According to evolutionary geneticist Zachariah Gompert from Utah State University, genetic variation is the crucial driving force behind evolution. However, over time, this reservoir of genetic variation diminishes due to natural selection and random genetic drift.
Scientists have been pondering whether and how genetic variation can persist in the long run. Gompert and his colleagues from the University of Montpellier in France, the John Innes Center in the United Kingdom, the National Autonomous University of México in Querétaro, the University of Nevada, Reno, and the University of Notre Dame have addressed this question in a study published in the online edition of the Proceedings of the National Academy of Sciences on June 12, 2023.
The researchers focused their investigation on stick insects of the genus Timema, which have a diverse diet encompassing various plant species.
“We studied how genetic variation is maintained within a species and how it influences adaptation,” explains Gompert, an associate professor in USU’s Department of Biology and the USU Ecology Center.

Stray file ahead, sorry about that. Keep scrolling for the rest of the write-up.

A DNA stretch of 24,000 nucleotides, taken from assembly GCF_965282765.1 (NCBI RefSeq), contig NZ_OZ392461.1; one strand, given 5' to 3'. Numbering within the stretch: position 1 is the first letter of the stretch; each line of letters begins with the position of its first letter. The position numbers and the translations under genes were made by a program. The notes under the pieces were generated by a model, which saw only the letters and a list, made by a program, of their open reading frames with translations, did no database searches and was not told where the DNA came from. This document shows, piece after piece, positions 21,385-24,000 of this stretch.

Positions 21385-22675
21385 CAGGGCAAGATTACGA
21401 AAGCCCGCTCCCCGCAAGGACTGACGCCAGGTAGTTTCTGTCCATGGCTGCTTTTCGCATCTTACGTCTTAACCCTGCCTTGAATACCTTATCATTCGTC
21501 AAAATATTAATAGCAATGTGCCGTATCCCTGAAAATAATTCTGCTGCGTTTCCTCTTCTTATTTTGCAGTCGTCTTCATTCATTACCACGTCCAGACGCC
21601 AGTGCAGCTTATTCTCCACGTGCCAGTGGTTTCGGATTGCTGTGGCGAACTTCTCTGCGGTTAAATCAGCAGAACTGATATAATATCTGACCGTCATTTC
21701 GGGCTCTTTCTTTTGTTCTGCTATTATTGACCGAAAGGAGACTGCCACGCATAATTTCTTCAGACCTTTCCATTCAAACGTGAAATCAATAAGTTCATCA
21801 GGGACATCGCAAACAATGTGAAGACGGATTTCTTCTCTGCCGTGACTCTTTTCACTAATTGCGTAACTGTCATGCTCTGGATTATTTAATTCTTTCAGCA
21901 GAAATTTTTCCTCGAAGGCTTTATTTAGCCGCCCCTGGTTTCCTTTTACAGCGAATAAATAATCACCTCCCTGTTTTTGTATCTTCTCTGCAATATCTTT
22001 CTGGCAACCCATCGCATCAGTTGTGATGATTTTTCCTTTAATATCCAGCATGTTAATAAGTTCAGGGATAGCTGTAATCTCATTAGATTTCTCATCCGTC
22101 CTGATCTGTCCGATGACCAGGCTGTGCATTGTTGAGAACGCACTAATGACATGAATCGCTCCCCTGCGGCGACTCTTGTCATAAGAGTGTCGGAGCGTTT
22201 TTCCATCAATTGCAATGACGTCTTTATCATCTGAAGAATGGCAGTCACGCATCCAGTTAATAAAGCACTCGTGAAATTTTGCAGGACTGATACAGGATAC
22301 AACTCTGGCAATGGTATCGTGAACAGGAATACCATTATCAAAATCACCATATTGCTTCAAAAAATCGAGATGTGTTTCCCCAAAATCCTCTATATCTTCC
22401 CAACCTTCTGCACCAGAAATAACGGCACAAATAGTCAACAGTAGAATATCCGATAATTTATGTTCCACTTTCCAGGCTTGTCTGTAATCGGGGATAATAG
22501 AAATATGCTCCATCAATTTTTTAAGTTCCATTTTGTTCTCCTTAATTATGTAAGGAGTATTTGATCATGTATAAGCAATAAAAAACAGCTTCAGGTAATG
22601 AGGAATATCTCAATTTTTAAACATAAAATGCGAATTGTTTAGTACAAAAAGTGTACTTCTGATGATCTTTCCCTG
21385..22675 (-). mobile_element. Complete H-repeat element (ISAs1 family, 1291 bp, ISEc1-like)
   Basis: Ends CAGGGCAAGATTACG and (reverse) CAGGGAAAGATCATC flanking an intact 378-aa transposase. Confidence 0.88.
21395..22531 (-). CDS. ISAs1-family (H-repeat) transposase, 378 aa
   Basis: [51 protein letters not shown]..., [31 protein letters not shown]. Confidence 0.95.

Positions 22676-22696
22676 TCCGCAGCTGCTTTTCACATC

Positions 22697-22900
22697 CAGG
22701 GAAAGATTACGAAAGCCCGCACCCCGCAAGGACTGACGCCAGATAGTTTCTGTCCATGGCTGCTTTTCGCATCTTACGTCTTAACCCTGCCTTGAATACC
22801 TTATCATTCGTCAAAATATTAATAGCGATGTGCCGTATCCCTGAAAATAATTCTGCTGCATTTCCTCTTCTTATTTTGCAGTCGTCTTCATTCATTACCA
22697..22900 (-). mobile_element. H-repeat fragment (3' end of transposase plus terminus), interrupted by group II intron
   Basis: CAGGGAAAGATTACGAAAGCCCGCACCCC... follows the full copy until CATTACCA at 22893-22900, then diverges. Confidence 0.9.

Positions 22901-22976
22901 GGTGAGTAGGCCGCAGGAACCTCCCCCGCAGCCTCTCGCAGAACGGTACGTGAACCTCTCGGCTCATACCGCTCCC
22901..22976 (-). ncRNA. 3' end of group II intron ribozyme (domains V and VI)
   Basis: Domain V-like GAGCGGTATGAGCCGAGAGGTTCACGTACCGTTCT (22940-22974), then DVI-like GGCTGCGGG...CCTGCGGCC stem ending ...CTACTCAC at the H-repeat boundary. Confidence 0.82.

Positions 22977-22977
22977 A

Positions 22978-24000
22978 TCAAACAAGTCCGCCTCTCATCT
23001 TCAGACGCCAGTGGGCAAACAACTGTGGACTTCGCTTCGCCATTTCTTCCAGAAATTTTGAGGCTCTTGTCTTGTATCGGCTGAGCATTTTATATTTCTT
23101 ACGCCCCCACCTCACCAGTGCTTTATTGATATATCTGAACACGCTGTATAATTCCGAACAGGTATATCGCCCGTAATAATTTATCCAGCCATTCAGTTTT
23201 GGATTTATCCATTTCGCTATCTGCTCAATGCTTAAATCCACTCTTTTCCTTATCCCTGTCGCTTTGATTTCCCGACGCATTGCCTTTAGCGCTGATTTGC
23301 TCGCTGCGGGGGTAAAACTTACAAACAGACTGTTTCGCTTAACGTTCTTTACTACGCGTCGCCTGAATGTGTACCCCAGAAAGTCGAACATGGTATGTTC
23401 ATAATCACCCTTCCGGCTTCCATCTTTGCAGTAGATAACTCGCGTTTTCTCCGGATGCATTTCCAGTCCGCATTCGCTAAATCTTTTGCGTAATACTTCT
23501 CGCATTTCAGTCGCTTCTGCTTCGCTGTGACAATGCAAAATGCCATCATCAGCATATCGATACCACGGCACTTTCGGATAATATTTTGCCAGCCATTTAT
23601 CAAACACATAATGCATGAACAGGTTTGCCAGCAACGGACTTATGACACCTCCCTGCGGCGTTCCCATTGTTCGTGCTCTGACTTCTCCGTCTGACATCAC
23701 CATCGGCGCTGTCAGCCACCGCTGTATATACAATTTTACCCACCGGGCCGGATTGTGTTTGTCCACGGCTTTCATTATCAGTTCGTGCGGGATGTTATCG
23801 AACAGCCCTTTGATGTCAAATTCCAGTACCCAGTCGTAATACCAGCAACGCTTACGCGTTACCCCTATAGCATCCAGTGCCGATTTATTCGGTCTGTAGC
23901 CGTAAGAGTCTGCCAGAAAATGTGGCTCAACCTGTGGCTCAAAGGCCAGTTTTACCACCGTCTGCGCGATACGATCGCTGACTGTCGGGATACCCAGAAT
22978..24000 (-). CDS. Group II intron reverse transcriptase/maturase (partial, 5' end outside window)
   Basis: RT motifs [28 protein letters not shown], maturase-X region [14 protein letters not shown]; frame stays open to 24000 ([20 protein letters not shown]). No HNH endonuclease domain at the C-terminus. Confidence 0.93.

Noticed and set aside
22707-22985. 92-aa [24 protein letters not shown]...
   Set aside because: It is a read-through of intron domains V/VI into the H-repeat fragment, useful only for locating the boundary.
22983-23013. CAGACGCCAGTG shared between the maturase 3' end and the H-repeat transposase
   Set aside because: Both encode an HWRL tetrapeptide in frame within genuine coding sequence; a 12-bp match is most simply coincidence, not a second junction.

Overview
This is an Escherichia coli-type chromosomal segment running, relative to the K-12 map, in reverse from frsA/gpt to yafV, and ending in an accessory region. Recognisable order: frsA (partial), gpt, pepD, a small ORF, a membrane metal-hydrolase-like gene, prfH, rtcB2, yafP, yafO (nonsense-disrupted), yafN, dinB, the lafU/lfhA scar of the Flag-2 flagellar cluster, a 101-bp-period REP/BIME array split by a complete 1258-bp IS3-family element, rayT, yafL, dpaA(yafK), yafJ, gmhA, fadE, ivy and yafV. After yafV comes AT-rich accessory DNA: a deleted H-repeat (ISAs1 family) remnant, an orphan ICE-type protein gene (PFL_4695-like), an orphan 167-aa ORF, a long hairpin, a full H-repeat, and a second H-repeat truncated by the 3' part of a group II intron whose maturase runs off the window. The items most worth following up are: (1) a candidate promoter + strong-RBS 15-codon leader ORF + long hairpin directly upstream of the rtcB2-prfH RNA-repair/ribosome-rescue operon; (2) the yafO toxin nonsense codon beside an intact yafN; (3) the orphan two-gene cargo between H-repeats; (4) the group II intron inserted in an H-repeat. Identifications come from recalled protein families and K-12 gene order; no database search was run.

In their study, the team examined Timema stick insects, specifically Timema knulli, which has the unique ability to feed and thrive on Redwood trees. Other Timema species struggle to survive on these trees or cannot do so at all.
The researchers discovered that T. knulli possesses this adaptation due to a chromosomal inversion—a structural change in its genome. Unlike a gene mutation that alters the DNA sequence, a chromosomal inversion occurs when a segment of a chromosome breaks at two points, flips 180 degrees, and reattaches at the original breakpoints.
“In the case of this inversion, a large segment of 30 million DNA bases on the chromosome gets inverted,” explains Gompert.
Interestingly, the team determined that this chromosomal inversion in T. knulli is ancient, estimated to have occurred approximately 7.5 million years ago. Even today, T. knulli populations carry both versions of the alleles—the one enabling feeding and thriving on Redwoods as a host plant and the original version that enhances survival on the ancestral host plant, a flowering plant. The heterozygous form of the inversion may be particularly advantageous.
Gompert states that environmental variations and gene exchange among migrating populations of stick insects contribute to the persistence of both the new and ancestral chromosomal variants or polymorphism. This persistence can provide the organisms with an advantage in an ever-changing world by facilitating ongoing evolution and adaptation.
“Rather than being a disadvantage, the intricate evolutionary processes involving this inversion offer protection against the loss of genetic variation and potentially support long-term survival,” suggests Gompert.
Source: Utah State University